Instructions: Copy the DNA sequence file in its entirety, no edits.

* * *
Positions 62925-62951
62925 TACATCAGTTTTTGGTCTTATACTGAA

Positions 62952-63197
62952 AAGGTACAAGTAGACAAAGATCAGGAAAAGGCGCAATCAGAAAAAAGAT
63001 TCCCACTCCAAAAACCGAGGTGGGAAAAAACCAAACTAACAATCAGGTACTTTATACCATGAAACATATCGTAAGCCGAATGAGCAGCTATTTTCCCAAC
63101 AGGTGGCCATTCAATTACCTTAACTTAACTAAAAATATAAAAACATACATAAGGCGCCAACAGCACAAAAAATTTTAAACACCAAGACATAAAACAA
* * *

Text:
Positions 62925-62951
62925 TACATCAGTTTTTGGTCTTATACTGAA

Positions 62952-63197
62952 AAGGTACAAGTAGACAAAGATCAGGAAAAGGCGCAATCAGAAAAAAGAT
63001 TCCCACTCCAAAAACCGAGGTGGGAAAAAACCAAACTAACAATCAGGTACTTTATACCATGAAACATATCGTAAGCCGAATGAGCAGCTATTTTCCCAAC
63101 AGGTGGCCATTCAATTACCTTAACTTAACTAAAAATATAAAAACATACATAAGGCGCCAACAGCACAAAAAATTTTAAACACCAAGACATAAAACAA